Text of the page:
- Passive SMDs: There is quite a variety of different packages used for passive SMDs. However the majority of passive SMDs are either resistors or capacitors for which the package sizes are reasonably well standardised. Other components including coils, crystals and others tend to have more individual requirements and hence their own packages.
Resistors and capacitors have a variety of package sizes. These have designations that include: 1812, 1206, 0805, 0603, 0402, and 0201. The figures refer to the dimensions in hundreds of an inch. In other words the 1206 measures 12 hundreds by 6 hundreds of an inch. The larger sizes such as 1812 and 1206 were some of the first that were used. They are not in widespread use now as much smaller components are generally required. However they may find use in applications where larger power levels are needed or where other considerations require the larger size.
The connections to the printed circuit board are made through metallised areas at either end of the package.
- Transistors and diodes: These components are often contained in a small plastic package. The connections are made via leads which emanate from the package and are bent so that they touch the board. Three leads are always used for these packages. In this way it is easy to identify which way round the device must go.
- Integrated circuits: There is a variety of packages which are used for integrated circuits. The package used depends upon the level of interconnectivity required. Many chips like the simple logic chips may only require 14 or 16 pins, whereas other like the VLSI processors and associated chips can require up to 200 or more. In view of the wide variation of requirements there is a number of different packages available.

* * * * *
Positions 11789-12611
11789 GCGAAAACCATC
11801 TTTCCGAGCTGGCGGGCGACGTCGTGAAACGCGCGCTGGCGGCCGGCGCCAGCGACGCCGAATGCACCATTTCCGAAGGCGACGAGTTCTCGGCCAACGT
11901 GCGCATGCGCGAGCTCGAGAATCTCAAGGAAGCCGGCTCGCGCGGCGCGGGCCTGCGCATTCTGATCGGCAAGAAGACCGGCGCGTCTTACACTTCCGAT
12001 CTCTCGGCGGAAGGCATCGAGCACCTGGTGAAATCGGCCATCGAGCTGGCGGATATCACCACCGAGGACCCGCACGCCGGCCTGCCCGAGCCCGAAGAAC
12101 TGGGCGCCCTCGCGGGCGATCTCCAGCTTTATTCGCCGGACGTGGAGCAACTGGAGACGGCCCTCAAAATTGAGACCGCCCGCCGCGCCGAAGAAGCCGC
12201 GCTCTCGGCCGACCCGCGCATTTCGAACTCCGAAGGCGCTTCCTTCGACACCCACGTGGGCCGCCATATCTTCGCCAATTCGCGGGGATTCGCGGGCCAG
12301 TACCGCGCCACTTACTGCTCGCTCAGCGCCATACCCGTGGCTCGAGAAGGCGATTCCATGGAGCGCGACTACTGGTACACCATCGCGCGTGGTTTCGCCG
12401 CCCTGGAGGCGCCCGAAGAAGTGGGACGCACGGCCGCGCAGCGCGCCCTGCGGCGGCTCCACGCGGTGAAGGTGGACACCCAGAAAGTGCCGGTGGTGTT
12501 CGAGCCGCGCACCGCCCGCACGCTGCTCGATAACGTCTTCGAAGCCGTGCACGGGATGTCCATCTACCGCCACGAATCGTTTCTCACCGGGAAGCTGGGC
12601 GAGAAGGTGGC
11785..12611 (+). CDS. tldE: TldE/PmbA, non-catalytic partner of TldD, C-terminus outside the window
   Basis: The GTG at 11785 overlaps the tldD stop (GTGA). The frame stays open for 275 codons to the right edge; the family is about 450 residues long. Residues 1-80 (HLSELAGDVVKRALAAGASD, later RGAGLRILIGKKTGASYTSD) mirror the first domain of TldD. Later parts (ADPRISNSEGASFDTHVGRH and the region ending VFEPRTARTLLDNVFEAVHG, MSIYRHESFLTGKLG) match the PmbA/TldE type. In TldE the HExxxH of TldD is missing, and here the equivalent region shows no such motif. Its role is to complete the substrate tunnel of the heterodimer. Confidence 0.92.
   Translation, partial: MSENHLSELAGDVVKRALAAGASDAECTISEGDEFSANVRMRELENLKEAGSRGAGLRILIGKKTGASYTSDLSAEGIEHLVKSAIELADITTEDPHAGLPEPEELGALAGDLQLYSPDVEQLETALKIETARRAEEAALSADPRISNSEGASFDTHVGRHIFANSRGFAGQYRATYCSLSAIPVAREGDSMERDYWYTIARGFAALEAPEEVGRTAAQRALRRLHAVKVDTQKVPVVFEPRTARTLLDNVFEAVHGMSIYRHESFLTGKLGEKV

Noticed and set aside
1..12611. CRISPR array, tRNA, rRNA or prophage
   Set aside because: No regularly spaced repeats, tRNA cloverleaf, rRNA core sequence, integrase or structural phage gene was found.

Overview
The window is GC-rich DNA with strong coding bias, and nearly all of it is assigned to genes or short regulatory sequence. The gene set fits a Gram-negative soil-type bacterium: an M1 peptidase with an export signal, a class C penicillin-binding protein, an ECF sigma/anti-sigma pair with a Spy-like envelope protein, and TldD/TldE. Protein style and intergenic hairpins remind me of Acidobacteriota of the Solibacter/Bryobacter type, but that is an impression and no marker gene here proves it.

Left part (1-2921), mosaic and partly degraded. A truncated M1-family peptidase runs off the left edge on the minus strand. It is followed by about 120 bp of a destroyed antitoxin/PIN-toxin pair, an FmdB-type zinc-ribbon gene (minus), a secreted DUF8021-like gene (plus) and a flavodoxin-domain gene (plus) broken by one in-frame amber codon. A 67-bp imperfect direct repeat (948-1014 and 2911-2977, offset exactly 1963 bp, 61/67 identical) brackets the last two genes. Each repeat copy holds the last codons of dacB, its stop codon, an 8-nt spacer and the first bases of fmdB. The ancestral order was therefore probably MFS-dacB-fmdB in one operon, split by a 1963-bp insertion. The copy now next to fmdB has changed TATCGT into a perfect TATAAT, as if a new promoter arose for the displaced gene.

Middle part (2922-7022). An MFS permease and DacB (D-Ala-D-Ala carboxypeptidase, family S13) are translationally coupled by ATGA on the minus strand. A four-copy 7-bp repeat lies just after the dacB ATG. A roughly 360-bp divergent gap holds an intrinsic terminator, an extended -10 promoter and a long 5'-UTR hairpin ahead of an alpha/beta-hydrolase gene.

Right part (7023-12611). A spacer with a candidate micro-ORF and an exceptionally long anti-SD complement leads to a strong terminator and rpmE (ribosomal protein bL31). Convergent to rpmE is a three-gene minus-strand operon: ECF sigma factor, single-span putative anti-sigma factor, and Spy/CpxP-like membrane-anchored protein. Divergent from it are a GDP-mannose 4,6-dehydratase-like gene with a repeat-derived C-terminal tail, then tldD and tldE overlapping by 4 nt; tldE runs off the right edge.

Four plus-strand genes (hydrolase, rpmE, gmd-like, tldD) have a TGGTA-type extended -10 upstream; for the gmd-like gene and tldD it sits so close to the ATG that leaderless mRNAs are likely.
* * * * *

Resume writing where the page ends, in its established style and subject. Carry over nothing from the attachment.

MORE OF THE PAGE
For the smaller chips, packages such as the SOIC (Small Outline Integrated Circuit) may be used. These are effectively the SMT version of the familiar DIL (Dual In Line) packages used for the familiar 74 series logic chips. Additionally there are smaller versions including TSOP (Thin Small Outline Package) and SSOP (Shrink Small Outline Package).
The VLSI chips require a different approach. Typically a package known as a quad flat pack is used. This has a square or rectangular footprint and has pins emanating on all four sides. Pins again are bent out of the package in what is termed a gull-wing formation so that they meet the board. The spacing of the pins is dependent upon the number of pins required. For some chips it may be as close as 20 thousandths of an inch. Great care is required when packaging these chips and handling them as the pins are very easily bent.